Third and finally, however, there's a lot of rhetoric in conservative circles about fidelity to the Constitution. Well, it's clear who's supposed to originate budget and revenue related policy: Congress. Not the President. Congress. All the Constitution allows is for the President to veto budget laws. Yes, we've established a tradition of the President putting forth policy, but it's just that - a tradition. And not a healthy one.

That's the point that keeps getting missed with the frustration, desperation and agitation over this debt ceiling fiasco.  It isn't Obama's job to fix this problem.  It wasn't his job to fix health care, or DADT or DOMA.  It isn't the job of the President to "fix" Congress.  It's ours.  And holy crap have we dropped the ball.  'Fixing' Congress should be the clear principle we follow.  After all, it's stated very clearly in the Constitution that that's our job, our goal and our agreement by which we will live with ourselves in this country.

President Obama has already said that this debate may be the one that 'gets him fired' next year.  If the 'Tubes are to be believed, it will be.  To me, that's fine.  He's already done more for the effort of forcing Congress to represent in 3 years than any President I remember in the last 30.  He's tried to get Congress to do it's job.  We progressives love to talk about how we want to hold politicians "accountable".  Obama has actually attempted to do that.  I respect that effort.  It won't make me vote for him; I have other reasons to do that.  But his efforts speak clearly to my principles, chief among them supporting the rule of law as defined by the Constitution.  I don't like this budget "compromise", which is more of a capitulation.  But if we want different, perhaps we'd be better served by getting the Tea Party and corporate Republicans out of our governance.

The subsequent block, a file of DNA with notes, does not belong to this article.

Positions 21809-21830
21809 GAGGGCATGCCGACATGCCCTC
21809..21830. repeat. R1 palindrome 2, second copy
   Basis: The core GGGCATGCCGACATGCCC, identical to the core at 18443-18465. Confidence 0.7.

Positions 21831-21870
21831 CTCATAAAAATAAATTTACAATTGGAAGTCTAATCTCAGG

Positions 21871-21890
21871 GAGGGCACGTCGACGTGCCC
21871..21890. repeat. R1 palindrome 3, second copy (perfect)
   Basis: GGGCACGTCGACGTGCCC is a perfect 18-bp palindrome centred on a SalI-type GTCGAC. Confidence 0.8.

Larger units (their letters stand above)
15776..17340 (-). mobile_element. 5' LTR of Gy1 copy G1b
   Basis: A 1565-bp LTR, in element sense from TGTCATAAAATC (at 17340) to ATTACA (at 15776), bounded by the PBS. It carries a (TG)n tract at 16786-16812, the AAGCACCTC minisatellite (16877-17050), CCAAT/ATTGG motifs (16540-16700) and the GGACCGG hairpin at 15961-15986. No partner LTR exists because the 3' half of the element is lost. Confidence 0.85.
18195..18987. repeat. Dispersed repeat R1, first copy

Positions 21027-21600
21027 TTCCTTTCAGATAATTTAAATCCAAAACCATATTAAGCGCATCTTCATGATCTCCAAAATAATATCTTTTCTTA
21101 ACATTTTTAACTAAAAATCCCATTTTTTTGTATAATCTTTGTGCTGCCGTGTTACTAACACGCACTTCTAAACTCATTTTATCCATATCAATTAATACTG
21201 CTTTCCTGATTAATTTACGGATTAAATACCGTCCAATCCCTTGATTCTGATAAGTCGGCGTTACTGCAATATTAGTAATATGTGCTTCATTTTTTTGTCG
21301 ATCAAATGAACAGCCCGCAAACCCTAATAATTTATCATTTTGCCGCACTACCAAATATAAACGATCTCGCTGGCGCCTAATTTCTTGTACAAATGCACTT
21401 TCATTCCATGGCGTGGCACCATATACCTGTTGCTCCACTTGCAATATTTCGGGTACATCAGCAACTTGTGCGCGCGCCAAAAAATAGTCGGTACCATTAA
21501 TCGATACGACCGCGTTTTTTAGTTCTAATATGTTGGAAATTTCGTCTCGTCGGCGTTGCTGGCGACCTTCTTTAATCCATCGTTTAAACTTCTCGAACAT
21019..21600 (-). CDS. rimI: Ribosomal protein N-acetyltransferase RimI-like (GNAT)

I've no interest in having the same tired arguments about how corporations force every hand in the voting booth save our special digits, when we bother to bring them.  There is no point to discussing how big money purchases our politicians.  If all that caterwaul is universally true, then there isn't a damned thing we can do anyway, and all this smack talk about how Obama is dead to our principled selves is just ego blather.  Our politicians will do what we want when ~we~ remember who they serve and why.  They take an oath to serve the Constitution.  It's hard for them to remember that, I'm certain, when the electorate forgets that we implicitly serve the Constitution as well, as it serves us.  A unitary executive doesn't serve anyone, and there is strictly no principled point to demanding that it will.  That's where the Republican/Tea Party fails the principles of the Constitution.  If the American people didn't agree with them, the Overton Window wouldn't be drifting to the right.  I wonder why many on the left are so willing to follow those lemmings off that cliff.

I haven't any doubt that there will be those who read this and say to themselves "He's just a Demorat/Obamabot defending President Betrayer".  Hardly.  Turner, over at 4 &20, sarcastically asked:

   Would President Bachmann please you?

My answer:  Yes, IF I could have a Congress that actually represented the will of the people, and was actually capable of accomplishing anything.

(X-posted at A Chicken Is Not Pillage)

Rob Kailey :: A Clear Statement of Principles
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Purely Hypothetical, of course, but - The best candidate for the Republicans for US Senate is:
Corey Stapleton
Dennis Rehberg
Marc Racicot
Champ Edmunds
Steve Daines
Harris Himes
Kreyton Kerns